Has your foreign national colleague or employee encountered problems with the Customs and Border Protection at the airport or at the port of entry? How do you deal with a rude, unresponsive and intransient officer? The U.S. Customs and Border Protection agency (CBP) has now embraced the philosophy that “complaints are to be viewed as opportunities to improve our service to travelers”. With that approach, the CBP has now implemented a number of procedures to report, register complaints or compliment the CBP. Now the foreign national will have the following options:
- COMMENT CARD PROGRAM. This permits you to express, in writing, complaints or compliments that you experienced upon entry, personal search or Secondary Inspection.
- A COMPLAINT AT THE CBP INFO CENTER. In the airports or points of entry where Info Centers have been established, you may register a complaint. The Info Center office should be back in contact with you, your attorney or congressional office by telephone to acknowledge receipt of the complaint and to seek to resolve it expeditiously. This process is not accessible under the Freedom of Information (FOIA) procedures as FOIA requests must be in writing.
- PASSENGER SERVICE REPRESENTATIVE (PSR) CONTACTS. A prospective complainant may seek out the PSR to register the complaint or compliment.
- TELEPHONIC OR VERBAL COMPLAINTS. These complaints are recorded in a Complaint Information Data Sheet and CBP, through its port directors, supervisors or PSRs, should contact the complainant within one business day to acknowledge receipt and seek resolution.
It is refreshing to know that the CBP is making an effort to eliminate rude, uncooperative and unresponsive border entry incidents. Although we applaud the CBP for its goals and aspirations, we will await responses from our clients to ascertain if the CBP has effectively implemented these goals and eased the burden of international travelers when they are arriving in the United States. We will appreciate any compliments or complaints that you or your employees may have concerning these programs.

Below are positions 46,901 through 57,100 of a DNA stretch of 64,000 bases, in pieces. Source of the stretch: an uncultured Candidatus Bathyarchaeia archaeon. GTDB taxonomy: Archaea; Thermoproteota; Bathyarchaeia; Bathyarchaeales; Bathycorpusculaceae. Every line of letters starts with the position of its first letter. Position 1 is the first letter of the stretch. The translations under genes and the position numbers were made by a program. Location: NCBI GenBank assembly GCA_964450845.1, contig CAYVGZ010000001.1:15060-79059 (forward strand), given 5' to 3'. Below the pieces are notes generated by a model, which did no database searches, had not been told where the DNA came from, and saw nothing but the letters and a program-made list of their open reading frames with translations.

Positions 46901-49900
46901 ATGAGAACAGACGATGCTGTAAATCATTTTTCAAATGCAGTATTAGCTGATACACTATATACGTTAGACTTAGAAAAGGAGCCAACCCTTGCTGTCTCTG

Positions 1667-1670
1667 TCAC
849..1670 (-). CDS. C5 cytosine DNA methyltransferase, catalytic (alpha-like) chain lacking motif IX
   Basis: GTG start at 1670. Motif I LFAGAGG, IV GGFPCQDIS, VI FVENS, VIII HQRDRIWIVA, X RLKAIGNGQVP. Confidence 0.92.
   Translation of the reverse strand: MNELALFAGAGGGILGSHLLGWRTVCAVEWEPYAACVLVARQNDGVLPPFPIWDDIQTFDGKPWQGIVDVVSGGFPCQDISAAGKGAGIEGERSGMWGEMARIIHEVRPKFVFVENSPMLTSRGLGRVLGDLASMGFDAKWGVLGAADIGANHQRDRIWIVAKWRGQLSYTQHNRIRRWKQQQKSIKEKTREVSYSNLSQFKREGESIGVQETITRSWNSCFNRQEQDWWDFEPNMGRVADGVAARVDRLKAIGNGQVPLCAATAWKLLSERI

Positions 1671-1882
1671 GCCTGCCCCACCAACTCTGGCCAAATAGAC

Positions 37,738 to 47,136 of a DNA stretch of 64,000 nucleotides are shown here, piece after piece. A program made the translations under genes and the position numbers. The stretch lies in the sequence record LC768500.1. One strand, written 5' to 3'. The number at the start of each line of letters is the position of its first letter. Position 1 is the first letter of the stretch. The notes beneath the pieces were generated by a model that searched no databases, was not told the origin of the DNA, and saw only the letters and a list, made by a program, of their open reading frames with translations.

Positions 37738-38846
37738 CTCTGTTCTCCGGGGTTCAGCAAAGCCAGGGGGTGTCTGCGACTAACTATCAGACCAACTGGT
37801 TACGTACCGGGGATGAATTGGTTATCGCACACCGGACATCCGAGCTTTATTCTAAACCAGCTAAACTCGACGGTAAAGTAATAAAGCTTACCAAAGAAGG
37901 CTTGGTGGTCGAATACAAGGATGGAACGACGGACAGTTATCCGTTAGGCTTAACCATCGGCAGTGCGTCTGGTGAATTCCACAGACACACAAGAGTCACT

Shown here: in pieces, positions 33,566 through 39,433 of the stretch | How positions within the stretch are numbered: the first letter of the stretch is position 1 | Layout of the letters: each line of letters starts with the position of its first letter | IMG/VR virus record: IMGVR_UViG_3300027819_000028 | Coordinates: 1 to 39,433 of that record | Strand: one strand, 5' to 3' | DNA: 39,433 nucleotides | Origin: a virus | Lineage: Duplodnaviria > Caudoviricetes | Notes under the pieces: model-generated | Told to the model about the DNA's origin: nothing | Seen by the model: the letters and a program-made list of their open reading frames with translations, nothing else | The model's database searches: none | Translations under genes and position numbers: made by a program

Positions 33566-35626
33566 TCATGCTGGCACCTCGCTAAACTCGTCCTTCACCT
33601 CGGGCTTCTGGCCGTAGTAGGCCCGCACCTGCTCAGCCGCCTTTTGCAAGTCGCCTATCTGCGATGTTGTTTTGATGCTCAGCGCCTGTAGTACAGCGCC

Finally, we would remind you that the CBP has now eliminated the Departure Record (I-94) card which was stapled to the alien’s passport. To assist your foreign employees to maintain proper legal status in the United States, we would request that they provide us with a copy of the computer printout which CBP will generate upon their entry. If the employee did not receive such a document upon their arrival, we will be able to access in the CBP computer system if the employee will provide us with the following information:
- Family Name
- Given Name
- Birth Date
- Passport Number
- Country of Issuance of Passport
- Most Recent Date of Entry
- Class of Admission
All of the information must be precise as to what was inputted by the alien upon their arrival. If any of the information is at variance, then a computer printout may be inaccessible. We are finding that 10% of our clients are having difficulty accessing the computer printout as the data was either erroneously inputted or has been erroneously recalled. If the alien employee becomes an overstay, immigration laws provide that their visa is automatically cancelled and they must obtain a new visa upon their departure prior to a subsequent return to the U.S. If they have remained in the U.S. in unlawful presence for more than six months consecutively, upon departure from the U.S. they are barred from getting a new visa for three years and if the unlawful presence continues for more than one year consecutively, the bar is ten years. Because of these draconian consequences, it is imperative that the foreign national maintain proper legal status in the U.S. at all times. We shall assist them if they will provide us with the CBP computer printout upon their entry into the country. Obviously, it is the responsibility of the foreign national to maintain their legal status and we are happy to assist them in monitoring if we are provided with the information and documentation requested timely.